Can a WNBA Move Entice Women’s Hoops Fans?
by Shannon Shelton
Although this is not a professional basketball website, news of the WNBA is
often received with interest by women’s college basketball fans and players,
since many see the health of the league as a general statement about
national interest in women’s hoops.
A very recent shakeup in the WNBA, therefore, can be seen as a sign that the
league is headed toward an untimely end or moving to a better situation that
would be more beneficial to women’s hoops fans across the nation.
On Monday, the operators of the Orlando franchise made an unexpected
announcement that they were dropping the Miracle team for the 2003 season.
While it has been under speculation that cities like Detroit, Utah and
Charlotte, which lost its NBA team to New Orleans, would give up their WNBA
teams, Orlando was seen as a safe site for the WNBA.
The Miracle will likely move to San Antonio, which is in the midst of the
approval process for a WNBA team and is close to reaching the required
6,000-season ticket order mark. San Antonio is geared to start play in 2003.
The Miracle move is just a reaction to a recent move by the NBA Board of
Governors. That might be the bigger story. Earlier the month, a Board of
Governors vote approved changes in the WNBA structure that hastened the
Orlando move. The NBA now jointly owns all of the WNBA squads, but plans to
move to individual ownership. The NBA also opened the door for non-NBA
owners to own a WNBA team or for WNBA teams to be located in cities where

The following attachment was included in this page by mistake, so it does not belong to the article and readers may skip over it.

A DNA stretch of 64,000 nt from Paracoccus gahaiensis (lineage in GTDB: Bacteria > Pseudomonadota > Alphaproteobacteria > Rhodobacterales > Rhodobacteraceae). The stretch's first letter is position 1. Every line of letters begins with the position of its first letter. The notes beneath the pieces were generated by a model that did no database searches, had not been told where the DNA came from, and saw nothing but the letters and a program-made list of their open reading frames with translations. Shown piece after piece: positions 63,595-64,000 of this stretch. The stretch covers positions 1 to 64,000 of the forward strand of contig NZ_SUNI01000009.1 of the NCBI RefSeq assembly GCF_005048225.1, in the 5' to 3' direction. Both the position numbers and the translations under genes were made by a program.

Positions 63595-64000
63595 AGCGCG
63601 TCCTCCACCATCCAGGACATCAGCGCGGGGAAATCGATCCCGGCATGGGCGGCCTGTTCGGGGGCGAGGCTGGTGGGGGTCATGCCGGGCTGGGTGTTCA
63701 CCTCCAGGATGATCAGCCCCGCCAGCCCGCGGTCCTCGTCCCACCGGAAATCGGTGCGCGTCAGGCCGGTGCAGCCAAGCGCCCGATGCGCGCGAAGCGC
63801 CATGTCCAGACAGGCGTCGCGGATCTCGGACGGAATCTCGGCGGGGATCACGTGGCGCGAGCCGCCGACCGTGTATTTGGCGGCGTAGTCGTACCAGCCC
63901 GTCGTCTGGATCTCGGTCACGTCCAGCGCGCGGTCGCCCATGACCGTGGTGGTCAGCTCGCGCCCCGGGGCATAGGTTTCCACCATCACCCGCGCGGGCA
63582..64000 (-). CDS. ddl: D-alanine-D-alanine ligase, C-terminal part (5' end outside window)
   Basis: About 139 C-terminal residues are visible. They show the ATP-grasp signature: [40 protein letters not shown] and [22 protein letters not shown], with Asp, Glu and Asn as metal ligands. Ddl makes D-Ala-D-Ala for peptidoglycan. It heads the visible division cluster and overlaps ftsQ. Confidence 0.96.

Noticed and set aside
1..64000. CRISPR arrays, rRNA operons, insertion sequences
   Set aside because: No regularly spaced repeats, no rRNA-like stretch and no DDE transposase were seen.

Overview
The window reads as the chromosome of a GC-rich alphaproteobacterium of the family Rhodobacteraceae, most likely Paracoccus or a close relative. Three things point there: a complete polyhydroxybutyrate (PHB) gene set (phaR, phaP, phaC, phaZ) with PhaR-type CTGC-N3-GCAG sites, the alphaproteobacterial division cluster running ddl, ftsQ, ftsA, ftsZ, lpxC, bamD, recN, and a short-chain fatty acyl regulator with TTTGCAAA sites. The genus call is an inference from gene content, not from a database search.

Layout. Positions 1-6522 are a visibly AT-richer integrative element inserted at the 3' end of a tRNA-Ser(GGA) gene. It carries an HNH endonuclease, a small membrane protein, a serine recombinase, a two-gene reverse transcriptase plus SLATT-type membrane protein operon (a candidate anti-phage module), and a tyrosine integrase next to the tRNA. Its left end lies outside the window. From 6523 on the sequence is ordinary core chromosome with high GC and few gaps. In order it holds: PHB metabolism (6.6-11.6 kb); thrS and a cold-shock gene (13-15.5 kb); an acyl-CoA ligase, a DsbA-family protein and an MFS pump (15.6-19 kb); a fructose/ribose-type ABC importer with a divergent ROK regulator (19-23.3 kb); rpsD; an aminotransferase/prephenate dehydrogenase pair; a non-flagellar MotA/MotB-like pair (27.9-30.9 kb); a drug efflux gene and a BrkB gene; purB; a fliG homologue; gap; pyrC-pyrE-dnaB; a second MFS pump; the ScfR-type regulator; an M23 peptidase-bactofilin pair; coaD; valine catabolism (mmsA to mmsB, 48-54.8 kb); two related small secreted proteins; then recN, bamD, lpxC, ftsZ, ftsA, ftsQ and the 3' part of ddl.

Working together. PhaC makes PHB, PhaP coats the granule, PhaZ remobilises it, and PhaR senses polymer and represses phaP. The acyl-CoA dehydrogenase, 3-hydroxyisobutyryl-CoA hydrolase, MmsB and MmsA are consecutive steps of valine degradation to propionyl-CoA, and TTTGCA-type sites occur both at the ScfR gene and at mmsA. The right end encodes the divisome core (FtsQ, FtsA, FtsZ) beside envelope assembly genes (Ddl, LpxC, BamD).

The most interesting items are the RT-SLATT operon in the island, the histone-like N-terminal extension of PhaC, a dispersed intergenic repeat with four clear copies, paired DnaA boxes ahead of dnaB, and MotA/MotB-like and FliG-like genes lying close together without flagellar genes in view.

NBA teams don’t exist.
Currently at 16 teams, the WNBA wants to put teams in new cities, but not
expand, citing a fear of diluting its talent pool. This likely means that
current NBA franchises might choose to abandon their WNBA teams, allowing
them to move to other cities.
There are two possible outcomes to this action. Some are worried this might
be the end of the league, as more NBA owners, like the Orlando Magic owners,
will decide they don’t want to take on the sole financial responsibility for
their city’s WNBA team and let it go.
For the sake of women college basketball players, one would hope this isn’t
the beginning of the end for the league, as the WNBA has given them a
professional opportunity in this country they can look forward to after
In an ideal situation, the move will open doors for the WNBA to improve its
product by putting teams in cities that really want them. One benefit could
be that areas that have been proven successes for women’s college basketball
can be converted into WNBA towns, even if they don’t have an NBA team.
Areas like Hartford, Conn., have been clamoring for a WNBA team since
previous women’s professional leagues have been successful there. The
University of Connecticut isn’t too far away in Storrs, and the Huskies’
success has made the state a women’s basketball hotbed.
The WNBA has expressed interest in Hartford, which used to average about
10,000 for its New England Blizzard team in the defunct American Basketball
League in 1997-98. A site in Tennessee could also take advantage of the
popularity of women’s basketball at the University of Tennessee and
The WNBA is positive about its new structure, saying it is no longer a
league in infancy and should stand on its own feet. One would hope that the
popularity of women’s basketball is strong enough in this country that the
league can survive without the financial backing of the NBA.